I agree about not getting off! He wins if you get off. My new horse did the EXACT same thing. My trainer worked with me several lessons in a row. He was pretty "barn sour" and didn't want to work.
Are you at the walk when he does this? If so, I would anticipate he is going to try to stop and ask for trot a good 20 yards before the gate. Keep him FORWARD. We use "squeeze, cluck, spank" (with dressage whip) as our forward aids. When my horse also started stopping and pinning his ears, I would give up and turn him and just walk him (in the beginning) without upping the "anty". My trainer stopped that quick, especially because he then started a little kick back (a very mini-buck!!) So here I am, advanced beginner, first horse, afraid to get bucked off. I had to get over that fast because he was winning every time. My trainer gave me confidence to follow up with my aids...squeeze, cluck, spank - quick, fast and confident. It only took a few times and he gave up. I held on, was prepared fully to be bucked off and take a spill if I needed to, but I had to do it, or I would never be able to ride him safely as his leader. I survived and conquered and I'm really enjoying my horse now :)
We also do passenger lessons. If you have a fenced ring or area, hold reins on the buckle - resist every temptation to steer. Start at the walk and then trot. Your job (and his) is to control the "gas pedal". He can trot where he wants but he has to stay at the gait that you set. If he drops back down to walk, squeeze, cluck, spank. When he stays at trot leave him alone.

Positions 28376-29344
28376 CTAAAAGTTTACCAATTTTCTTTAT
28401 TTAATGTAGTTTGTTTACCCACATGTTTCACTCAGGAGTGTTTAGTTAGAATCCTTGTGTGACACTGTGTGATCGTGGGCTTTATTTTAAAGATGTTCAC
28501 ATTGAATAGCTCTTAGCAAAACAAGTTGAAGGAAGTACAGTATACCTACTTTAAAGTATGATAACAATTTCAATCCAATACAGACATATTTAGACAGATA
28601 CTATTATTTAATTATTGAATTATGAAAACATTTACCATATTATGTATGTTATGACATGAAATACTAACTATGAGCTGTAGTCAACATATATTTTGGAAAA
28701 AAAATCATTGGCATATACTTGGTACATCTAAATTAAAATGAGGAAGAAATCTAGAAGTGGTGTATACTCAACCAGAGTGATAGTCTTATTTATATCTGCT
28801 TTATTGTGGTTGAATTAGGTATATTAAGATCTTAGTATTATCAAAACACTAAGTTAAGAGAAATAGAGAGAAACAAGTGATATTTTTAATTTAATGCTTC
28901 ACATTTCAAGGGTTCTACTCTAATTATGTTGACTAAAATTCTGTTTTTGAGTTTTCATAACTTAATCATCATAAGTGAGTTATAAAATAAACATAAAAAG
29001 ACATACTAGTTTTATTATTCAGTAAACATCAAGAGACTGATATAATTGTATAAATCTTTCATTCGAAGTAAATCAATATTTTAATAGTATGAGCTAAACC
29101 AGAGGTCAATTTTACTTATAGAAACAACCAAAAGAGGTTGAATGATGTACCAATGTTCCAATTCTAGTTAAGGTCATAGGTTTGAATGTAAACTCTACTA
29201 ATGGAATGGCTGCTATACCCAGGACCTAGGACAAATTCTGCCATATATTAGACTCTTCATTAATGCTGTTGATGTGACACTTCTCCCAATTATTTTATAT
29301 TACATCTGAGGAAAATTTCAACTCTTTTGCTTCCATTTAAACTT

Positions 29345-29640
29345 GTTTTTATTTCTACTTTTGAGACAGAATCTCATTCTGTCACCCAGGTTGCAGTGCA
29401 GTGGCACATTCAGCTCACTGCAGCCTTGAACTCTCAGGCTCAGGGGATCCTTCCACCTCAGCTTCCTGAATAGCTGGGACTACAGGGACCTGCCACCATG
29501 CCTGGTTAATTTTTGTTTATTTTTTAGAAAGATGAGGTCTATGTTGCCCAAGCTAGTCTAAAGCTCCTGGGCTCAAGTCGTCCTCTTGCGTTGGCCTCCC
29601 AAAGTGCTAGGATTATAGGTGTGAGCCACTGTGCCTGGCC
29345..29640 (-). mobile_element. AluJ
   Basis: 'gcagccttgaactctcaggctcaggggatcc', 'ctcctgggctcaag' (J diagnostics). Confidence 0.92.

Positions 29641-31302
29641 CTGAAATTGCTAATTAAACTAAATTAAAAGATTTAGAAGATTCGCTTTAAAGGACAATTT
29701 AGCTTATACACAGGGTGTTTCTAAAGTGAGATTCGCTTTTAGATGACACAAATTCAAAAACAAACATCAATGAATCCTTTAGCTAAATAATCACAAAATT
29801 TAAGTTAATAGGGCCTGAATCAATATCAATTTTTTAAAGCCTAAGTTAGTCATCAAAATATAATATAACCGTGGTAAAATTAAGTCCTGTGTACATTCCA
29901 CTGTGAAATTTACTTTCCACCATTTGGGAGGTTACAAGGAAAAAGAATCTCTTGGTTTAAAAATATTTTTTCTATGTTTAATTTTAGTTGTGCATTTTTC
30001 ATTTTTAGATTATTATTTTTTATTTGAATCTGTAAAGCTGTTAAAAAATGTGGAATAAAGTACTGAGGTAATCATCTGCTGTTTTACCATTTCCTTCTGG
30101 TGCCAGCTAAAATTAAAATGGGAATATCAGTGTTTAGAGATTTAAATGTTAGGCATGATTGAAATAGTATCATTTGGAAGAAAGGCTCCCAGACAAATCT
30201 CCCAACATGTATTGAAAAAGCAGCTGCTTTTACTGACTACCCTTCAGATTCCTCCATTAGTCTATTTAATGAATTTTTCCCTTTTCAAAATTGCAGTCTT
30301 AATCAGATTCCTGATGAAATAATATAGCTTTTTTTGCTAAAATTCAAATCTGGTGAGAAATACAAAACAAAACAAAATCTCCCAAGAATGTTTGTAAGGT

This is a hard exercise but it really works. NO STEERING!! It's also great for your seat and balance.
Now, your guy will definitely trot back to the gate and try to stop. Even if his nose is pointed into the gate latch, squeeze, cluck spank - hold your saddle or mane if you need to and get ready for him to turn or move forward.
Another option (also Clinton Anderson based) is to circle/trot him AT the gate. Make the gate the place you work harder. Do anything to move his feet in FRONT of the gate - make him go backwards (hustle back - not slowly)...yield his hindquarters at the gate over and over in circles. He will soon realize the gate is no fun!
When it's time to rest, let him rest at the furthest corner, nose in corner of ring. Pat him, "good job" etc.
If you up the "anty", stay consistent with your aids, it won't take long to fix. My guy is fixed for the most part but every now and then he tries to stop and pin his ears...and I give him a good hard tap with my dressage whip (after giving him a chance with squeeze, cluck) and it's usually fixed. He is TESTING YOU big time. Be confident, be the leader and you'll be fine. Good luck :)